Las Vegas -- Broadcasters are planning to ask federal regulators to reconsider a February ruling that banned TV stations from demanding cable-system carriage of multiple digital-programming services, a high-ranking industry source said here Tuesday.
The National Association of Broadcasters is seeking a new ruling from the Federal Communications Commission on a hot-button issue called multicast must-carry.
Although broadcasters are legally entitled to cable carriage of a single programming service, the NAB insisted that the law actual mandates carriage of all programming services that a station can pack into its digital bandwidth. That is currently about five or six programming streams.
The NAB is expected to make the FCC filing later this week in a regulatory step that postpones a court battle with the agency and the cable industry. In 1997, the Supreme Court voted 5-4 to uphold the 1992 must-carry law in a suit filed by Turner Broadcasting System Inc.
Paxson Communications Corp., one of the largest TV-station owners in the country, has already appealed the FCC’s February ruling in the U.S. Court of Appeals for the D.C. Circuit.
But the NAB’s decision to go to the FCC in lieu of a court appeal usually means that the D.C. Circuit won’t take up Paxson’s appeal while the NAB's FCC petition is pending.
In February, the FCC voted 4-1 that cable’s requirement to carry a TV station’s primary video meant just one programming service. Kevin Martin, who became FCC chairman about five weeks after the vote, was the only FCC member who supported broadcasters, although FCC Democrats Michael Copps and Jonathan Adelstein indicated that they might have voted the other way had the agency adopted new public-interest requirements for digital-TV stations.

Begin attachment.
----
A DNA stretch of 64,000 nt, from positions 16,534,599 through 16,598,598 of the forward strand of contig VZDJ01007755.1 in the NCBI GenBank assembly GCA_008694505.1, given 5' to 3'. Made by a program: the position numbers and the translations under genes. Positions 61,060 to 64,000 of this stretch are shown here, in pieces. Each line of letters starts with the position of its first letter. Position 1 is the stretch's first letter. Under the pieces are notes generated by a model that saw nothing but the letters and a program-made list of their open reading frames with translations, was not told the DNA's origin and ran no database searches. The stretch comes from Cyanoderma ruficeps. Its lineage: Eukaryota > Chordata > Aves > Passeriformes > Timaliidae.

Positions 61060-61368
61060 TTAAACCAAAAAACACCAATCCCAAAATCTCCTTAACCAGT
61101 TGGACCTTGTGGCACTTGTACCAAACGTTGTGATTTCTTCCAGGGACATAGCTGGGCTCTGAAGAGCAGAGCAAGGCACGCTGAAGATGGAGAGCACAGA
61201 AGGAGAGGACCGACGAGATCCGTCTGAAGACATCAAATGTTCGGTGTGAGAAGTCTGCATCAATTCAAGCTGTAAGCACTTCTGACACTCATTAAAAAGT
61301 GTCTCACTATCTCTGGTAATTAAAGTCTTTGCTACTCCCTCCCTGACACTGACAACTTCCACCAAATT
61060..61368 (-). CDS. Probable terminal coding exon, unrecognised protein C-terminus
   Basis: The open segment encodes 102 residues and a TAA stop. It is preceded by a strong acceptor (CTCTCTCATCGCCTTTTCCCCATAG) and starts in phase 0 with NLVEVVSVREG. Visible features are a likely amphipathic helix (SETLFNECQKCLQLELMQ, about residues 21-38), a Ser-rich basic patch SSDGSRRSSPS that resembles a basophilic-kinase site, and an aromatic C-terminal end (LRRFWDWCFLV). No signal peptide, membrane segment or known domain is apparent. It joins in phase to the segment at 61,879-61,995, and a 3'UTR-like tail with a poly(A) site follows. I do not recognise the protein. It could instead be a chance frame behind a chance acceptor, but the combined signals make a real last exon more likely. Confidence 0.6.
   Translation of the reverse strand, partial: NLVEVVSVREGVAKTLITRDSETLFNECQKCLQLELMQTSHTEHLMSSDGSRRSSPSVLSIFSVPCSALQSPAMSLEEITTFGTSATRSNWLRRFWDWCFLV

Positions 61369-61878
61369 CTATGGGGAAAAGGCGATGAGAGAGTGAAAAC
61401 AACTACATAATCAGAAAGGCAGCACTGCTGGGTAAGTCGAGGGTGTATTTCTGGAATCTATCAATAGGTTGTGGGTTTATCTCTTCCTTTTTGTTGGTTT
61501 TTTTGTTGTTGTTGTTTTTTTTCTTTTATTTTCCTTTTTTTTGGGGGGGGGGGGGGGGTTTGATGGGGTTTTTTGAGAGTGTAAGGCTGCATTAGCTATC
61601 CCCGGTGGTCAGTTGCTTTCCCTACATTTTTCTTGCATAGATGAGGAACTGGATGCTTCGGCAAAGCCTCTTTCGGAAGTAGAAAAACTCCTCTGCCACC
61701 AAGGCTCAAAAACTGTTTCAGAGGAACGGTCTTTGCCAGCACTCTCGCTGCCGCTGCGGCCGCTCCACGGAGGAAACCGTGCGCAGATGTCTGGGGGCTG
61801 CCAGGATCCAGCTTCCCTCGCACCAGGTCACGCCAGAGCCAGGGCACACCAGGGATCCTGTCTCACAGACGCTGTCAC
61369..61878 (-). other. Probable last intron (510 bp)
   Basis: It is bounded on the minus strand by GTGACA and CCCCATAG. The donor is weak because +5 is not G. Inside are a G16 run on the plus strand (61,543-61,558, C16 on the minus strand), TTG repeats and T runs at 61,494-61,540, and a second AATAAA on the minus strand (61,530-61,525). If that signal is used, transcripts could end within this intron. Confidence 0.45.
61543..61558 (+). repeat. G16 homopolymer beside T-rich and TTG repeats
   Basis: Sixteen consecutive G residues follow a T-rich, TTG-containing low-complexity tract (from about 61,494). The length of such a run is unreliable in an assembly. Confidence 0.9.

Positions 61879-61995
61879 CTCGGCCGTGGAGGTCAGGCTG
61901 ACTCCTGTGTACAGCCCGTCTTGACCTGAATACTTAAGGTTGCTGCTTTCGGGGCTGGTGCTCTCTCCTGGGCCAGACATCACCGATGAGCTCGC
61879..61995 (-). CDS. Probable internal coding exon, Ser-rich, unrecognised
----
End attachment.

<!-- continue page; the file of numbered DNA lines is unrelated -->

Although the vast majority of TV stations negotiate cable carriage, broadcasters told the FCC that multicast-carriage rights were essential to the industry’s ability to compete in a world of hundreds of channels on pay TV platforms.
But the cable industry countered that handing TV stations many additional slots on their systems by government fiat would, in addition to raising serious First Amendment issues, provide stations with an incentive to air infomercials and other low-value content aimed at reaping quick profits.
Cable also argued that the public interest would not be served if TV stations could claim channel space by default while cable networks -- which don’t possess FCC licenses to reach viewers -- had to scratch and claw in the free market to obtain cable carriage.
Speaking here Tuesday, James Goodmon, CEO of Capitol Broadcasting Co. Inc. in Raleigh, N.C., said cable's resistance to multicast must-carry was designed to block competition from TV stations that wanted to use their digital capacity to air 24-hour news and weather channels.
“I absolutely think that we need [multicast] must-carry because cable has programming that they want to protect against our local news channels," Goodmon said. “It is not a [cable] capacity issue. It is also not an issue of C-SPAN coming off all over America.”
The FCC shot down multicast must-carry the first time in 2001 and took four years to act on reconsideration requests filed by broadcasters. With the FCC's timetable for the NAB's new petition at best uncertain, broadcasters are also talking with Capitol Hill lawmakers about including multicast must-carry in a new law designed to end analog broadcasting on a firm date.
House Energy and Commerce Committee chairman Joe Barton (R-Texas) -- who favors ending the digital-TV transition Dec. 31, 2006 -- told reporters here Monday that he was not sure whether his digital-TV bill would include multicast-must-carry mandates.
Barton has historically opposed must-carry requirements, while his close ally -- Rep. Fred Upton (R-Mich.), chairman of the Telecommunications and the Internet Subcommittee -- has been a must-carry supporter.